Photos&video. Rafael Manjavacas
“Parque de María Luisa” Guitar: Rafael Riqueni. Second guitar: Paco Roldán. Sax: Gautama del Campo. Piano: Chiqui Cienfuegos. Viola: Gonzalo Castelló Cello: Ivo Cortés. Violins: Jerome Ireland and José Gregorio Lovera. Bass: Roberto. Percussion and rhythm: Familia Amador. Baluarte de Pamplona. Flamenco On Fire. August 25th, 2017. Attendance: one third.
I have to admit, I got to the presentation of “Parque de María Luisa” of Rafael Riqueni at the Festival Flamenco on Fire, doubting whether the Pamplona audience could assimilate the work as we had done at the memorable concert offered by the guitarist at the Maestranza Theater. Not only because that had been the debut, and the much-awaited return of the artist to the stage, but because we thought that to feel this musical world of Riqueni’s, you had to have fought off the pigeons some Sunday, drunk from the fountain “de la niña”, gotten lost at the Monte Gurugú or fed breadcrumbs to the tiresome ducks.
The thing is, although the backdrop of the photos from our memory might change, in Pamplona, Seville, New York or Timbuktu, people share the same doubts, dreams, insecurity, discomfort, fear, joy or naiveté that marks us for life from infancy. Just what Riqueni captures with his hands.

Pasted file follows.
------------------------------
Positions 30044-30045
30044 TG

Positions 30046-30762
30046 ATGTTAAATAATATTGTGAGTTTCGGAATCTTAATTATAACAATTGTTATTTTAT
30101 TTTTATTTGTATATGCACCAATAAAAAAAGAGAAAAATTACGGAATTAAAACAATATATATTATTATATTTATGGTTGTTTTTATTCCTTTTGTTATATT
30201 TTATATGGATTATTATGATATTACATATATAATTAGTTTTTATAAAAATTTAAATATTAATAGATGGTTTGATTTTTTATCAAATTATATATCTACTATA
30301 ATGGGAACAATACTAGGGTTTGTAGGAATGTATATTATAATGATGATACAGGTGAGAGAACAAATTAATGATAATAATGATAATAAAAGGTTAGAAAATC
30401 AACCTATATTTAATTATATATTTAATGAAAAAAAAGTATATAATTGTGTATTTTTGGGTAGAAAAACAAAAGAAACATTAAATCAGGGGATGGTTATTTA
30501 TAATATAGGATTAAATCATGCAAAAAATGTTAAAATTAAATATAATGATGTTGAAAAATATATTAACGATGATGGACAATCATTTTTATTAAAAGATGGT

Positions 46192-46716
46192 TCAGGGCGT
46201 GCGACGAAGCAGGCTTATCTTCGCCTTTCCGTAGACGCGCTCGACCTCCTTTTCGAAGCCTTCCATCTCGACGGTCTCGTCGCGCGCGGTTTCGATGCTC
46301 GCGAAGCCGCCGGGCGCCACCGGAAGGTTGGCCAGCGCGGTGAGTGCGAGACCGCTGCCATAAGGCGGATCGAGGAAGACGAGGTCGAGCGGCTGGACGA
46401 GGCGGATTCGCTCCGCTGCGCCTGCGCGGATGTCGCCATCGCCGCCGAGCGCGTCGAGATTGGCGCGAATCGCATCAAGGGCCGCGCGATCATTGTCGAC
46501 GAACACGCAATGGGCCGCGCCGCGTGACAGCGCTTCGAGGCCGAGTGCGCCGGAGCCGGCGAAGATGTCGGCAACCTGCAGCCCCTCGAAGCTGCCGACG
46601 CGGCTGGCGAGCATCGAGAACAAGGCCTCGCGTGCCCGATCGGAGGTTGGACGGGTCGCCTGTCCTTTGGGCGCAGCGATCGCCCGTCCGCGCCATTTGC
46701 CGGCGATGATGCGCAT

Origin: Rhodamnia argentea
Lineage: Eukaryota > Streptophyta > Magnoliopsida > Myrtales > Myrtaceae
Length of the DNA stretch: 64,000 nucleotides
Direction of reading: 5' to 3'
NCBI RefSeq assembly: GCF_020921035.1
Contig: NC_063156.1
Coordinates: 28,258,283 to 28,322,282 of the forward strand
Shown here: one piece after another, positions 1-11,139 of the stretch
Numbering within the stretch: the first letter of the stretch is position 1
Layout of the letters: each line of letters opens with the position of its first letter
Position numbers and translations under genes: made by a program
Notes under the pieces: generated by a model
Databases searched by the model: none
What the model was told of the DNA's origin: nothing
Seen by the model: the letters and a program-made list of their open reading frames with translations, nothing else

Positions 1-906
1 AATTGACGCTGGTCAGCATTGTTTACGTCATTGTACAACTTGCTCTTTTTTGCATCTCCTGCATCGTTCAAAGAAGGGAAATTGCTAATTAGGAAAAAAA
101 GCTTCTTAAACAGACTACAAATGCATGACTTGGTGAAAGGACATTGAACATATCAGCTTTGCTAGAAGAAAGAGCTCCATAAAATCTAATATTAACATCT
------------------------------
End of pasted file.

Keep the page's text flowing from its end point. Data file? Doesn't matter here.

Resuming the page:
Which is why, despite this was, unfortunately, the concert that attracted the smallest audience throughout the festival, according to official sources, from the moment the guitarist appeared on stage, the spectators filled the Baluarte with spontaneous ovations for the maestro, “he’s got silver hands!” as one per person shouted out.
Somehow, Riqueni manages to make the guitar talk, and he uses the six strings to talk about life. And he does this with absolute honesty, pouring his heart out, recognizing the fragility we all try to hide so often, to no avail. The misery, anguish and also hope, teaching us to see the beauty in things we no longer see.
In this atmosphere, he took us by the hand through the Seville park, stopping time with his hands and drawing out the sound of bells, castanets and new tones from his instrument. Particularly interesting was the intense bulerías shared with the sax of the great Gautama, and the pieces he interpreted along with the string quartet which was brilliant at all times.
After intermission, his flamenco experiences came to us in the form of tangos, rondeñas, soleá, bulerías and some beautiful fandangos de Huelva he dedicated to Niño Miguel. And I thought, what a shame the honored person had to miss that. Because with the maestro, it’s like being born again. Because his music caresses, burns, produces bruises, kisses and tickles. Because it moves us and brings us poetry. Because Riqueni is absence, the tear-drop in Becquer that proudly speaks, brings weeping and is full of questions that have no answers. What is poetry you ask; poetry is Riqueni.